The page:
« Back

Articles and reference materials from our business to yours.

Don't Leave Your Online Reputation to Chance

Here’s how.

Social media is a two-edged sword. While it’s a powerful way to connect with customers, an unhappy customer can use Facebook, Twitter or YouTube to broadcast a complaint about your company -- or a video of a botched job -- to an audience of thousands.

Fortunately, tools exist to help you monitor online comments. But the secret to thriving in this environment is knowing ahead of time how you will respond.

Keep track of conversations

“There are 150 million tweets a day and 30 billion pieces of content each month on Facebook,” says R. Efrain Ayala, a Chicago-based social media strategist. “It takes just one negative comment to spur a revolt.”

Ayala recommends using tracking tools like Google Alerts, TweetBeep and Social Mention to monitor these comments. Social Mention scans Facebook, YouTube, Twitter and some blogs for mentions of your company, and tells you who’s talking, how often, and whether the comments are positive, negative or neutral. TweetBeep provides a similar service for Twitter. Remodeling and repair contractors should also keep an eye on Angie’s List. You can create a profile for free and reports will be emailed to you when someone comments on your company.

Understand the customer

Monitoring is half the battle; the other half is responding effectively. To succeed, try to see things from the customer’s point of view.

Mike Simonsen, co-founder and CEO of real estate data firm Altos Research, considers negative comments “a customer service conversation.” He points out that people often turn to Facebook or Twitter only after trying unsuccessfully to resolve a problem through more traditional channels. The online post offers you a second chance to solve their problem and to identify and correct a shortcoming in your organization.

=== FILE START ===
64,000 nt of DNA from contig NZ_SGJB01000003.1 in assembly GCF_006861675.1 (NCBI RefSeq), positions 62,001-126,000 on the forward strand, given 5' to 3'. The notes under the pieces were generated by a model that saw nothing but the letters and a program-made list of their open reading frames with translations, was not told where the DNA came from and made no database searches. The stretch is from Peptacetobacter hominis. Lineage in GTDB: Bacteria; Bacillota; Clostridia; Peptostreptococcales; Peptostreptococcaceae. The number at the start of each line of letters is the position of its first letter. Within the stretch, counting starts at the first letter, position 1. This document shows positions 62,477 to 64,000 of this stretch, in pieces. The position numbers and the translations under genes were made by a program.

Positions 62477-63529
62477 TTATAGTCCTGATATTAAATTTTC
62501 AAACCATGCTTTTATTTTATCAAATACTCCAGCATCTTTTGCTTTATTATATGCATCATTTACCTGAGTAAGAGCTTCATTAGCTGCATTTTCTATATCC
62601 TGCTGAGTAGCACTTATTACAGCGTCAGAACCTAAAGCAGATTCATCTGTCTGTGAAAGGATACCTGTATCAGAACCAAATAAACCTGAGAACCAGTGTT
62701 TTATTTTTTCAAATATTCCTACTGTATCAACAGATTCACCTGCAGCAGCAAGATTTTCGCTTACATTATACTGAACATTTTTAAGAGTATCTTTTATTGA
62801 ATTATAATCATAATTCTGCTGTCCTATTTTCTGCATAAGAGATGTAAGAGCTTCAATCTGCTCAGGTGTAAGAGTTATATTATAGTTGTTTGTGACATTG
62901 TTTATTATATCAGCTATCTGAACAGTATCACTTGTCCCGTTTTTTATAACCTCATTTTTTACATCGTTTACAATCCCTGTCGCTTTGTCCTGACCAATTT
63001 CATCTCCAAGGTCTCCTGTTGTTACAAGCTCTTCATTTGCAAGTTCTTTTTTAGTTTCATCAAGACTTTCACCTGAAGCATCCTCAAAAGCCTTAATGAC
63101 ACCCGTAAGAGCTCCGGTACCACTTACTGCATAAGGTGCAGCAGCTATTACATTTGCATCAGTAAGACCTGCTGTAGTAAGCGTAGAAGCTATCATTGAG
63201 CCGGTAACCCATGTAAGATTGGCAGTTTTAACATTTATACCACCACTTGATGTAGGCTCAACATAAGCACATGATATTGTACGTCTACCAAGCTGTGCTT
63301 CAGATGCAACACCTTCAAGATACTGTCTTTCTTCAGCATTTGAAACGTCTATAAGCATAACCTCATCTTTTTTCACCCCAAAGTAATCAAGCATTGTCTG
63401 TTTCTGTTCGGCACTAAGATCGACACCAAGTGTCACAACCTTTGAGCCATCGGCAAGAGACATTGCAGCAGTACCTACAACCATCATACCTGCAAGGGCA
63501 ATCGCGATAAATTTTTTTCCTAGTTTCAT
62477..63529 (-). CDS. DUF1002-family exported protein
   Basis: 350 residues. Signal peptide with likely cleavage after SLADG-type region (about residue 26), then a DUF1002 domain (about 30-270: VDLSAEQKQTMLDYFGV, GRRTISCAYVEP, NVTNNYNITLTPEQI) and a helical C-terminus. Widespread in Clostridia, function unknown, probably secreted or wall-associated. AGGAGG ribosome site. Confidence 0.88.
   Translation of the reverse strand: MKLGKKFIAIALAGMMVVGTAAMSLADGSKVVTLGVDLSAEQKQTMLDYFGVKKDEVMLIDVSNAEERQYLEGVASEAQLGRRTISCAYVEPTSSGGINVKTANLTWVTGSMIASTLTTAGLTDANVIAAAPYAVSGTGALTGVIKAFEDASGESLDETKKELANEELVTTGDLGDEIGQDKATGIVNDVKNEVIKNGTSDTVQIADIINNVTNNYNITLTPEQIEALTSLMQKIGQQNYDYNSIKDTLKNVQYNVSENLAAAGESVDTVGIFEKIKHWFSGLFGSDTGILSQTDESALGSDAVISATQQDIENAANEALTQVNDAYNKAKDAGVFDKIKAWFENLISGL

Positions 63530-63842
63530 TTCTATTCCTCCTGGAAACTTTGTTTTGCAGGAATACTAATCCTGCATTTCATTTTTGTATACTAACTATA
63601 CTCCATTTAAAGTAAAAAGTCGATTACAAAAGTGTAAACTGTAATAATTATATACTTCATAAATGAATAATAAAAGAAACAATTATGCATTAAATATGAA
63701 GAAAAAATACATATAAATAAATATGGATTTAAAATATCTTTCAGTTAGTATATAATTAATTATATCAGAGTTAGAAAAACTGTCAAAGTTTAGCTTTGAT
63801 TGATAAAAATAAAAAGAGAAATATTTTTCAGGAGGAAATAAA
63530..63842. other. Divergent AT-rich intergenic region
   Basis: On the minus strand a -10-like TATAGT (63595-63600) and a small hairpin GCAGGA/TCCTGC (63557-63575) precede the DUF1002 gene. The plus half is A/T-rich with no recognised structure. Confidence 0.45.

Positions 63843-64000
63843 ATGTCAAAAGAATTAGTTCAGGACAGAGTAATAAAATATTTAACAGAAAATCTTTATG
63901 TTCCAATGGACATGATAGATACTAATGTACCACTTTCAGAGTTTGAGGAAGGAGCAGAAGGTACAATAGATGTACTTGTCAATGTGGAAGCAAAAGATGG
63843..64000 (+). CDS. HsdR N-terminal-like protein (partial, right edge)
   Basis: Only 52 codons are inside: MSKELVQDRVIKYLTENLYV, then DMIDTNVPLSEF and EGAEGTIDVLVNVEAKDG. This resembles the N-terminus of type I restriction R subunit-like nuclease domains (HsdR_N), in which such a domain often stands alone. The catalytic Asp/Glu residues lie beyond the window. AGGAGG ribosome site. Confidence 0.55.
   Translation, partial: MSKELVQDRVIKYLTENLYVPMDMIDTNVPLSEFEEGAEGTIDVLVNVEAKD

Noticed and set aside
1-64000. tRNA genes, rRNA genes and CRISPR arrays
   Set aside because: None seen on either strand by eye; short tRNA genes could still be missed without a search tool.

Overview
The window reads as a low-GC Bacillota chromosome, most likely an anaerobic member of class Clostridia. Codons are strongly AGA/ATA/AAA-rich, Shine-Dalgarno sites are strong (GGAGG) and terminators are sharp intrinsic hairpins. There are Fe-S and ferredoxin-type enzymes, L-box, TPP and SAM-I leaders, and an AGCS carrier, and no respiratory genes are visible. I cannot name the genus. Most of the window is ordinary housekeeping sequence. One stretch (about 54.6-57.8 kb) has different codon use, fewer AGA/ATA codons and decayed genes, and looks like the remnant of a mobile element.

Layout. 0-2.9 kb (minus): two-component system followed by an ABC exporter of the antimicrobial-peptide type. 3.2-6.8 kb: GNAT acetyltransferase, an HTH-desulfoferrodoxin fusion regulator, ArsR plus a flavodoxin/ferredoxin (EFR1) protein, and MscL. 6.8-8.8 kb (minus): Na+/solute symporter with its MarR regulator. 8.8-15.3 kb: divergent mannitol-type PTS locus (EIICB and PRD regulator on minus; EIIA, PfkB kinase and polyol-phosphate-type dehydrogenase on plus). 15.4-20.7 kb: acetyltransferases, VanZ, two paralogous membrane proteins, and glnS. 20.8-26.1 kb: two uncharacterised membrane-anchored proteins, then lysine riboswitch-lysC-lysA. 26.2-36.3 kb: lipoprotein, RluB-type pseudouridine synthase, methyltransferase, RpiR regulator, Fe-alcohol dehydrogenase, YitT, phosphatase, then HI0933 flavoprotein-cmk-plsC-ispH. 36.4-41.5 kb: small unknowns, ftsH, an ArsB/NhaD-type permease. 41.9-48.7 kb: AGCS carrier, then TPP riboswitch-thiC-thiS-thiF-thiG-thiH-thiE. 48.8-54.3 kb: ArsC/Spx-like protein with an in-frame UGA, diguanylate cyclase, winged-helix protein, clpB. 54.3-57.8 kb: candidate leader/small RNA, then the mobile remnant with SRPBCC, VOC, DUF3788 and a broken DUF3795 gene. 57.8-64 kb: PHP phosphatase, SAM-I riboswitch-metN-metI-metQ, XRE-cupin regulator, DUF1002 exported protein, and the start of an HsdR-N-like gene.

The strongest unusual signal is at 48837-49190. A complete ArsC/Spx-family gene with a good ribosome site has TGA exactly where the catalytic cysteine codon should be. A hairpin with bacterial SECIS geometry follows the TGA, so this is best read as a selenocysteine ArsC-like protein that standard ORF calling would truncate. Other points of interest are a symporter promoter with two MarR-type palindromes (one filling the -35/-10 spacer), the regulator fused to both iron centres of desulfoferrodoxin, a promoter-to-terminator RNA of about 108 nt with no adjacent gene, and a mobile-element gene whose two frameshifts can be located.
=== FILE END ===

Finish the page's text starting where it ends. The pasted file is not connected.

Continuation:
“If people are complaining about your billing process, tell them you hear what they’re saying,” says Ayala. Tell them how you intend to fix it, and make it clear you value their feedback.

To expedite responses, Ayala recommends creating templates for different types of comments, such as:

  • Compliments
  • Product complaints
  • Customer service complaints
  • Suggestions
  • Requests for additional information
  • Requests for donations or sponsorships

For each category, create a response template that genuinely addresses the customer’s concern. But don’t use these templates as boilerplate replies; instead, think of them as talking points for crafting individual responses.

Move fast

“Whatever your response, make it quick,” says Ayala. Ignoring online comments won’t make them go away. If you can’t reply immediately, at least tell the complaining customer that you have heard them. “There are bandwagon complainers,” says Ayala, referring to people who troll for negative reviews so they can add their own. “You need to react fast and appropriately to squash them.”

Admit mistakes

The biggest mistakes are doing nothing and stonewalling. If someone posts misinformation about your company, you need to correct it -- fast. But fess up to legitimate complaints. Even the best contractors make mistakes; admitting and correcting them shows your commitment to improving customer service.

“Say you’re sorry,” says Carol Flammer, author of Social Media for Home Builders 2.0. “It’s almost always the wrong answer to say nothing or to say ‘No comment.’ That comes across as uncaring. In today’s transparent society, that can blow up all over the place.”